Table 1
Data collection and refinement statistics.
Data collectionBamA
Space group P62 2 2 
Cell dimensions 
a, b, c (Å) 124.03, 124.03, 131.48 
α, β, γ (°) 90.0, 90.0, 120.0 
Wavelength (Å) 0.9200 
Resolution (Å) 107.42–2.92 (3.024–2.92) 
I/σ 7.7 (2.5) 
Unique reflections 13 411(1311) 
Completeness 100% (100%) 
Redundancy 17.3 (18.2) 
Rmerge 0.30/1.52 
CC1/2 0.99 (0.5) 
Refinement 
 Resolution (Å) 62.02–2.92 (3.02–2.92) 
Rwork 0.305 (0.424) 
Rfree 0.348 (0.461) 
 RMSD (bonds, Å) 0.024 
 RMSD (angles, °) 2.60 
 Ramachandran favoured (%) 92 
 Ramachandran allowed (%) 6.1 
 PDB access code 5OR1 
Data collectionBamA
Space group P62 2 2 
Cell dimensions 
a, b, c (Å) 124.03, 124.03, 131.48 
α, β, γ (°) 90.0, 90.0, 120.0 
Wavelength (Å) 0.9200 
Resolution (Å) 107.42–2.92 (3.024–2.92) 
I/σ 7.7 (2.5) 
Unique reflections 13 411(1311) 
Completeness 100% (100%) 
Redundancy 17.3 (18.2) 
Rmerge 0.30/1.52 
CC1/2 0.99 (0.5) 
Refinement 
 Resolution (Å) 62.02–2.92 (3.02–2.92) 
Rwork 0.305 (0.424) 
Rfree 0.348 (0.461) 
 RMSD (bonds, Å) 0.024 
 RMSD (angles, °) 2.60 
 Ramachandran favoured (%) 92 
 Ramachandran allowed (%) 6.1 
 PDB access code 5OR1 

Site-directed mutagenesis

Primers used for site-directed mutagenesis of E. coli BamA are listed in Supplementary Table S1. A pRSFDuet-1-based construct, pYG91, containing coding sequences of an N-terminal pelB signal peptide followed by a decahistidine (His10) tag and the mature peptide of E. coli BamA starts from Glu22, was used as a template for PCR [29]. Site-directed mutagenesis was performed according to the protocol of Liu and Naismith [34], with minor modifications. All mutants were confirmed by Sanger sequencing.

Plate complementation assays

E. coli JCM166 cells [5], a BamA depletion strain, were used for functional assays. Plasmid pRSFDuet-1 (empty vector control), pYG91 (wild-type BamA) or BamA mutants were transformed into JCM166 competent cells, respectively. Single colony from LB agar plate containing 50 µg ml−1 kanamycin, 100 µg ml−1 carbenicillin and 0.05% l-(+)-arabinose was inoculated in 10 ml LB medium supplemented with antibiotics and l-(+)-arabinose, and cultured overnight at 37°C. The cells were collected by centrifugation and resuspended in fresh LB medium. After another centrifugation, the cell pellet was resuspended and diluted to A600 nm of ∼0.3. And then, the cells were streaked onto LB agar plates supplemented with antibiotics and incubated overnight at 37°C.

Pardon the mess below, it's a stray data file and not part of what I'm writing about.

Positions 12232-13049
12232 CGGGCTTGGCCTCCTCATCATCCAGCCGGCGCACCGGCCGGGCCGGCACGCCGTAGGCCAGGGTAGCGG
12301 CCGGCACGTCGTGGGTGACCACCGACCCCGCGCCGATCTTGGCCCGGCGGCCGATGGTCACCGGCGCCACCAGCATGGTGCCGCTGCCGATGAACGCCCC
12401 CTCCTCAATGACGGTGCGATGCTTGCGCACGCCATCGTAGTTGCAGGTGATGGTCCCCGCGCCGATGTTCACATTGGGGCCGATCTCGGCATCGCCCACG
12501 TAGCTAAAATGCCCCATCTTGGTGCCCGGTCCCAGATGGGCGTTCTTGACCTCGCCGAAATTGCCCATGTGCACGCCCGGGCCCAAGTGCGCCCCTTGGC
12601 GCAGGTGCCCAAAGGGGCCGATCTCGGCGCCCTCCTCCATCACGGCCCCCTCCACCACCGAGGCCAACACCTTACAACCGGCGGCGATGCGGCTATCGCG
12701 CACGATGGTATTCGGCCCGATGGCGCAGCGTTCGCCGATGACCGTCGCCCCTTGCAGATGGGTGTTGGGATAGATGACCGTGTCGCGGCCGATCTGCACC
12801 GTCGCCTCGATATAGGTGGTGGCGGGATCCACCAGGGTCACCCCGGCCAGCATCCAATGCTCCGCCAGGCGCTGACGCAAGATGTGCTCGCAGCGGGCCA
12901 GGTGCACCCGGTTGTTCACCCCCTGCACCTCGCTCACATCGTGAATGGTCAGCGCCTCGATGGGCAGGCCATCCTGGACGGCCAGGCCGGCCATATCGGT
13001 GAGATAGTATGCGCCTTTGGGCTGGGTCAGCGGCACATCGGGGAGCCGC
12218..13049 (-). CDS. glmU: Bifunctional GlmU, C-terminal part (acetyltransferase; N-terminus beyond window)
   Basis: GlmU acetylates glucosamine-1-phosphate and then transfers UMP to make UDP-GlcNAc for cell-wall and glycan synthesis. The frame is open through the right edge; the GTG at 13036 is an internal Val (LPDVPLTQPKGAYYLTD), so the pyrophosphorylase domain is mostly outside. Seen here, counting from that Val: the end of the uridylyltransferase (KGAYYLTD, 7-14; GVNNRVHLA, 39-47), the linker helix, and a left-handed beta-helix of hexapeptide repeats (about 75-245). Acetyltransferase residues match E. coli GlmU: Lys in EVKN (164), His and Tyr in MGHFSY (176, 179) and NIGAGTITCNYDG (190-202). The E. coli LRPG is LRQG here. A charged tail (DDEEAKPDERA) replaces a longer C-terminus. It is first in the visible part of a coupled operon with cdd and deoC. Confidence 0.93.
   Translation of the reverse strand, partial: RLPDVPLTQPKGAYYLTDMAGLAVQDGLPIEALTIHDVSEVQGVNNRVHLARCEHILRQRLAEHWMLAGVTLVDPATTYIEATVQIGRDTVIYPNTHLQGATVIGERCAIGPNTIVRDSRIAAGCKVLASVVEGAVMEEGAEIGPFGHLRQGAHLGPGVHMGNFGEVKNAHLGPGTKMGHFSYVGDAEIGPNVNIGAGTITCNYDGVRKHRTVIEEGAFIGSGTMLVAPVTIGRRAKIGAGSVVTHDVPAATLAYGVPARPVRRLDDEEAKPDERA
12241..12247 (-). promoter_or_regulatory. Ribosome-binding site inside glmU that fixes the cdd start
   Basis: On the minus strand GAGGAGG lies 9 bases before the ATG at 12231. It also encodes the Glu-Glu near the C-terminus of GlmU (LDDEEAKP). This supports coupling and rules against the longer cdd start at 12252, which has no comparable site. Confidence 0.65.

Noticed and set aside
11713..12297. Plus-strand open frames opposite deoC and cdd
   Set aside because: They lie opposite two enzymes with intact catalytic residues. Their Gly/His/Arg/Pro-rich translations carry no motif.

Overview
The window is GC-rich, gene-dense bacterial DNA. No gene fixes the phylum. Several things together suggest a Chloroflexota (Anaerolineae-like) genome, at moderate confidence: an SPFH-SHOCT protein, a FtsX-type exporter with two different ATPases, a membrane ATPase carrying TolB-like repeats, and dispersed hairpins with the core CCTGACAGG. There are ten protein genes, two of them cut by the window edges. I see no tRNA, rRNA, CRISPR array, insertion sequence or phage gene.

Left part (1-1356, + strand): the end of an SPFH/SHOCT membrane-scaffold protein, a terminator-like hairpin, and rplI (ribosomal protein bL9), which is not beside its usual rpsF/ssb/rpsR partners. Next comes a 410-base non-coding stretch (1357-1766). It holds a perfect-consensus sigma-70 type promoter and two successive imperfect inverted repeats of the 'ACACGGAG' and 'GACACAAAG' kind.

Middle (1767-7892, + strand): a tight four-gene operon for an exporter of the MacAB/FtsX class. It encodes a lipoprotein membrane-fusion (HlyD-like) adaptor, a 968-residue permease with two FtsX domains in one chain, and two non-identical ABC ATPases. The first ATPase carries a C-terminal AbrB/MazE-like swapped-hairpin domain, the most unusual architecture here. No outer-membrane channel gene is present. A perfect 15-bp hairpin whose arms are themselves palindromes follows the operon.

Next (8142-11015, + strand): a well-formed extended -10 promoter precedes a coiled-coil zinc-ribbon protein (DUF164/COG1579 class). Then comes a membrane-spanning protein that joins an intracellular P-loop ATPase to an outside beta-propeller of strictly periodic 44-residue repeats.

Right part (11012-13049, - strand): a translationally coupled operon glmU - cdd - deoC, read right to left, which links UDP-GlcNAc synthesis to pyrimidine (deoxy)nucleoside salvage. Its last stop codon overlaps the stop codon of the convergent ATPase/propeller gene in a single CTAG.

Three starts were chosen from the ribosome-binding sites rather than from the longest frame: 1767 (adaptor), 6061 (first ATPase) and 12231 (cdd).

Western blotting

To assess the expression levels of BamA in cell membrane, recombinant cells were cultured in 50 ml LB medium supplemented with antibiotics and l-(+)-arabinose for overnight at 37°C. The cells were pelleted, resuspended in Tris-buffered saline [TBS, 20 mM Tris–HCl (pH 8.0) and 150 mM NaCl] and lysed by sonication. The lysate was clarified by centrifugation and the resultant supernatant was ultracentrifuged. The cell membrane was resuspended and solubilized in TBS supplemented with 1% SB3-14 for 30 min at room temperature. Membrane protein samples were mixed with 5× SDS–PAGE loading buffer and boiled. Proteins were resolved by SDS–PAGE on a 4–12% gradient gel (Invitrogen) and transferred onto a polyvinylidene difluoride (PVDF) membrane. The membrane was blocked overnight in Pierce™ Protein-Free (TBS) Blocking Buffer (Thermo Fisher Scientific) and then incubated with His·Tag Monoclonal Antibody (1 : 1000, Millipore) or anti-E. coli OmpA polyclonal antibody (Antibody Research Corporation). IRDye 800CW goat anti-mouse IgG (H + L) or IRDye 800CW donkey anti-rabbit IgG (H + L) (1 : 5000, LI-COR Biosciences) was used as a secondary antibody. The blot was scanned using the 800 nm channel of the Odyssey Infrared Imaging System (LI-COR Biosciences).

Urea extraction assays

To determine BamA insertion, urea extraction assays were performed [39]. Briefly, cell pellets were resuspended in 10 mM HEPES and sonicated; the unlysed cells and cell debris were removed and the cell membrane was isolated. The IM was solubilized with 2% (w/v) N-lauroyl sarcosine solution, and the OM was isolated by ultracentrifugation and resuspended in urea-containing (6 M urea) extraction solution. After incubation and ultracentrifugation, the pelleted membrane fractions were collected and resuspended in MilliQ water. Samples were analyzed by SDS–PAGE and western blotting.